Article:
5 Essential Traits Trail Crew Members Need To Thrive in the Backcountry

Imagine spending your days in the great outdoors, surrounded by stunning natural scenery and working hard to maintain and improve the very trails that allow you to explore and appreciate it all. That’s the life of a trail crew member, and it’s no easy job. But for those who thrive on adventure and relish a good challenge, it can be an incredibly rewarding experience. In this article, we’ll take a glimpse into the world of trail crews and share five key tips for success on the trail. So grab your boots, your sense of humor, and let’s hit the trail!

Comfort with Discomfort

One of our last projects of 2022 was repairing a bridge on the Granite Connector Trail. A tree had fallen on the end of it, breaking a few of the rail boards and the end post. An easy enough fix—the bridge decking was undamaged, so we had to replace the rail boards. However, the bridge was nearly two miles from the closest trailhead, and there were only three of us to carry in six 12-foot-long boards, a five-foot-long treated post, and all of the tools we would need (including several drills, socket wrenches, a sledgehammer, and pry bars).

On the first day, we arrived after a two-hour slog to find snow on the bridge, only to realize we did not have all the tools. So, back to the truck we hiked. The next day we returned (once again carrying boards on our shoulders) and completed the repair with creative problem-solving. The project was full of discomfort: the weight of the boards dug into my shoulders, and no matter how often I shifted them around, I got hot and sweaty on the hike in, (despite my best efforts to shed layers as soon as possible) and then immediately got very cold at the bridge (despite donning an excessive number of layers). I love this job, but there is rarely anything comfortable about carrying tools for miles into the backcountry, sleeping on the ground after a 10-hour work day, and working through summer heat and fall chill. This job is not comfortable, and that’s part of what makes it so rewarding. Success is so much sweeter after so much struggle.

Embracing the Dirt

Not much to say about this one. We spent 47 nights camping this season and the rains didn’t suppress the pervasive trail dust until late October. Needless to say, we were constantly covered in dirt and there was no point in trying to avoid it.

Knowing When To Use a Rock Bar

A rock bar is a long piece of metal that is designed to be as heavy as possible. Depending on the circumstances, it may be worth its weight when moving large rocks. On the other hand, our bodies can also move rocks around, so I found myself calculating whether it would be physically and psychologically more challenging to carry a rock bar on my shoulders for miles or to move boulders with my hands. It’s an exercise in short-term vs. long-term gain, balancing the long-term well-being of my body with the short-term pain of carrying a rock bar.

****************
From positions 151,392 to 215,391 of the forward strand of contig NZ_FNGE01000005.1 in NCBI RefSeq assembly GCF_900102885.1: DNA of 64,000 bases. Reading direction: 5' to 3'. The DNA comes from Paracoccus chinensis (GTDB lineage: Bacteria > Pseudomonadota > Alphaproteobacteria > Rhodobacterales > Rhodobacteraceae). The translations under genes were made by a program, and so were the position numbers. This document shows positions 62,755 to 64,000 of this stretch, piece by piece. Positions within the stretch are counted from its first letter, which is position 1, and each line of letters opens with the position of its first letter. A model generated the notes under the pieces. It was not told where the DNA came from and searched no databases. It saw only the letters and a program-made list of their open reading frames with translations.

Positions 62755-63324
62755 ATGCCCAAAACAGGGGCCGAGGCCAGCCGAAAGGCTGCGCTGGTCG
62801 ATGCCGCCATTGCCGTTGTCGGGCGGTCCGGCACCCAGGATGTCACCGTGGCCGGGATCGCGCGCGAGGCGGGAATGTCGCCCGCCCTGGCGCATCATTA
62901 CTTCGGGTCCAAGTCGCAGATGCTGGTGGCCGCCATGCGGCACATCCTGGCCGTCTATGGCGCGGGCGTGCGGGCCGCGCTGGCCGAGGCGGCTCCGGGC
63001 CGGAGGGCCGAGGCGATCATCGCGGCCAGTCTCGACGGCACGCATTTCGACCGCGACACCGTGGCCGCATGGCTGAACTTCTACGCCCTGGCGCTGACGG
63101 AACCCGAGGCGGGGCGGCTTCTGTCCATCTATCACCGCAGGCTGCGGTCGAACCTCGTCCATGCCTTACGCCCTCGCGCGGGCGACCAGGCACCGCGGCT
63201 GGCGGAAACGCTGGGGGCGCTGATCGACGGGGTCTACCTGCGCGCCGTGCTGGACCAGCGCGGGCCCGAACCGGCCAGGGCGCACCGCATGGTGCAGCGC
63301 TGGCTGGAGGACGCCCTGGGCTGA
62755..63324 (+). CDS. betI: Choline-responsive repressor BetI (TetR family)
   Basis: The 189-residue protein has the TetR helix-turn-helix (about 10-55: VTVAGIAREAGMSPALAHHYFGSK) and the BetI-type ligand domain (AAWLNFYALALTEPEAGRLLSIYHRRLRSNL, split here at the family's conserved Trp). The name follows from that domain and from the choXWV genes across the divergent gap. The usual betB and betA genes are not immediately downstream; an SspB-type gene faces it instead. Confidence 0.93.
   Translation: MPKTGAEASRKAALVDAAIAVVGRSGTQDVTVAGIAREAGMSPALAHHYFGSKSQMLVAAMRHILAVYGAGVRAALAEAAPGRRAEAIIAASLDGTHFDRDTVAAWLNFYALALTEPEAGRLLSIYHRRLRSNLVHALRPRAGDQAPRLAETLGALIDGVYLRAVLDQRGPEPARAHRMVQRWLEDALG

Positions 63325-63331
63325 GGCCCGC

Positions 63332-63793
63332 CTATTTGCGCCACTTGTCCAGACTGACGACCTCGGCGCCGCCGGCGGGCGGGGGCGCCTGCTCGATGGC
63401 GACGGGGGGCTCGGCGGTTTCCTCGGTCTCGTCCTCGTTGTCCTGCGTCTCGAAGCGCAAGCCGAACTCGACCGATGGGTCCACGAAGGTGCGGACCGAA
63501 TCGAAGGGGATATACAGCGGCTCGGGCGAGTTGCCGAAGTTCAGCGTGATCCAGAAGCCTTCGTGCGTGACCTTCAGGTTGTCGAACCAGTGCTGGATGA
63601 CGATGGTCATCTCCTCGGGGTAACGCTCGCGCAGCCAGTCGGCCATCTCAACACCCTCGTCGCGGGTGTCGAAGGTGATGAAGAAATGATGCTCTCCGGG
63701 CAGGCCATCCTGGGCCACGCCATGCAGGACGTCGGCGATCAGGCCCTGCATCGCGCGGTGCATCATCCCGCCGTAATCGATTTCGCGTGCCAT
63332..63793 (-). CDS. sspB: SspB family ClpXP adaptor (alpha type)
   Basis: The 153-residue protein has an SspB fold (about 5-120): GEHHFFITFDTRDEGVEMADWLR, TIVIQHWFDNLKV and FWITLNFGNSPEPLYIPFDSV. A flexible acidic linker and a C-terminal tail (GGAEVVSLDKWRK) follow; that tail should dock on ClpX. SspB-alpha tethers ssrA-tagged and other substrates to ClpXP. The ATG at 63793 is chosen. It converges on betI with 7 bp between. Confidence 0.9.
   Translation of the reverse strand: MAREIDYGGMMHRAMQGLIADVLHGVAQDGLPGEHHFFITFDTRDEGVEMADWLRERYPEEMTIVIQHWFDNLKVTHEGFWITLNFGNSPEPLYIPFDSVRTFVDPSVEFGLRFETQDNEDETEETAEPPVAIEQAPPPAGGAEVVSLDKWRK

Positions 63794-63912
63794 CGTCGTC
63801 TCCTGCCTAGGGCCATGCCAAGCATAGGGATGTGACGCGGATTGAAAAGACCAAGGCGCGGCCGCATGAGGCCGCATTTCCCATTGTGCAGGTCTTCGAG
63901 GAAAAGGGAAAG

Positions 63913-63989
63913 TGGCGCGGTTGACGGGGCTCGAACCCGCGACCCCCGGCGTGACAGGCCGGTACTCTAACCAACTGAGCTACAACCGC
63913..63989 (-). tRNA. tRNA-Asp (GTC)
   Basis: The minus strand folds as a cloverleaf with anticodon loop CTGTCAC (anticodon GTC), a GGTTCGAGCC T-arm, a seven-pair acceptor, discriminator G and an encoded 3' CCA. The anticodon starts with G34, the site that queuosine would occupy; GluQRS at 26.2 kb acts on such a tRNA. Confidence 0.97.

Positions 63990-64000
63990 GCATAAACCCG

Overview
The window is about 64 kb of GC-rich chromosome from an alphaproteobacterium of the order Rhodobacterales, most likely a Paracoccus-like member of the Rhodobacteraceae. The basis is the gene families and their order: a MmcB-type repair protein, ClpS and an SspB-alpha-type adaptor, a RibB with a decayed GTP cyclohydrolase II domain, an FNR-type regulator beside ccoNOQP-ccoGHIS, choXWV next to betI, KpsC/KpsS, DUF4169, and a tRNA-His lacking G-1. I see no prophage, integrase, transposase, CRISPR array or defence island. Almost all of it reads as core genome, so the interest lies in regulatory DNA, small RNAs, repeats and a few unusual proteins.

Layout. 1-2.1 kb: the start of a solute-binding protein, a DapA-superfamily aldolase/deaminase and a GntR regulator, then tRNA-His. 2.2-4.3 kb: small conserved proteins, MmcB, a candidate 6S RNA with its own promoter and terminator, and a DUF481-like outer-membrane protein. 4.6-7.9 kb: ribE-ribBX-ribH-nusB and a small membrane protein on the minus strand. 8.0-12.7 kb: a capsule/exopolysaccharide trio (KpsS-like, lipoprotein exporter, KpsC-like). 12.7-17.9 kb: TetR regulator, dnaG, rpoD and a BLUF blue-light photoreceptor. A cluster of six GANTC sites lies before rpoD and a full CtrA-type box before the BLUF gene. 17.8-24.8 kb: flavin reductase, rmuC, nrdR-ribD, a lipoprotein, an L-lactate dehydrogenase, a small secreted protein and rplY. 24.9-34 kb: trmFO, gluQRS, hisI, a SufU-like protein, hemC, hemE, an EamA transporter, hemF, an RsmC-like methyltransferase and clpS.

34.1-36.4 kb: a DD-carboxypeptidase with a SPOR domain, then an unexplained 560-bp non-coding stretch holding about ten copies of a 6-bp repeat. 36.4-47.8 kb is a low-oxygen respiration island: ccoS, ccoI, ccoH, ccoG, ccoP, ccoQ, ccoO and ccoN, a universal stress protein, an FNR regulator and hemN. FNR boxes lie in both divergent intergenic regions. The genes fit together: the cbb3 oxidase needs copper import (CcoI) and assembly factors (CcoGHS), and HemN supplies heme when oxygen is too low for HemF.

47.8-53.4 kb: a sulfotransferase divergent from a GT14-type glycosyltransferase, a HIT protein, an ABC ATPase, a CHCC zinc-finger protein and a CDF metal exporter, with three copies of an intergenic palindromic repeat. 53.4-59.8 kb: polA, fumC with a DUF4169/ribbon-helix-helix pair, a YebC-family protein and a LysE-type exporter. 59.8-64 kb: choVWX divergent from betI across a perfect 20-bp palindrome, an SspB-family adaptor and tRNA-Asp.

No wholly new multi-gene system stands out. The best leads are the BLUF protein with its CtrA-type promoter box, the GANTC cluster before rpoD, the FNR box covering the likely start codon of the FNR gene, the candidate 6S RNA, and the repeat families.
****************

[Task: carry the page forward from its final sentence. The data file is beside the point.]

Good Communication

Trail work can be very dynamic—logs can respond in unexpected ways when we cut them with saws, rocks can slip out of our control and slide down onto the trail below us, branches can fall with no warning, and hikers can walk through our work zone at any time. As such, trail crew members must be in communication with each other at all times. With crosscut sawing, this is especially evident. When removing a log with a chainsaw, the sawyer can stand on the safe side of the log but with crosscut sawing, there is a person on each side of the log. In that situation, it’s crucial for each sawyer to constantly be checking in with the other about what they’re seeing and feeling in the log. And when they decide that one side is becoming unsafe, that sawyer removes the handle from their end of the crosscut saw, moves to a safe location, and lets the second person finish the cut themselves.

A Sense of Humor

Days on the trail can be long and exhausting and, especially during spike season, the crew spends most of their time together. It’s an intense work environment, which means it’s important to have a good sense of humor and find things to laugh at amidst the struggle. Our crew had so many fun conversations out on the trail this year, joking with each other, losing ourselves in our imaginations and wonderings, and keeping track of the most unexpected questions hikers asked.

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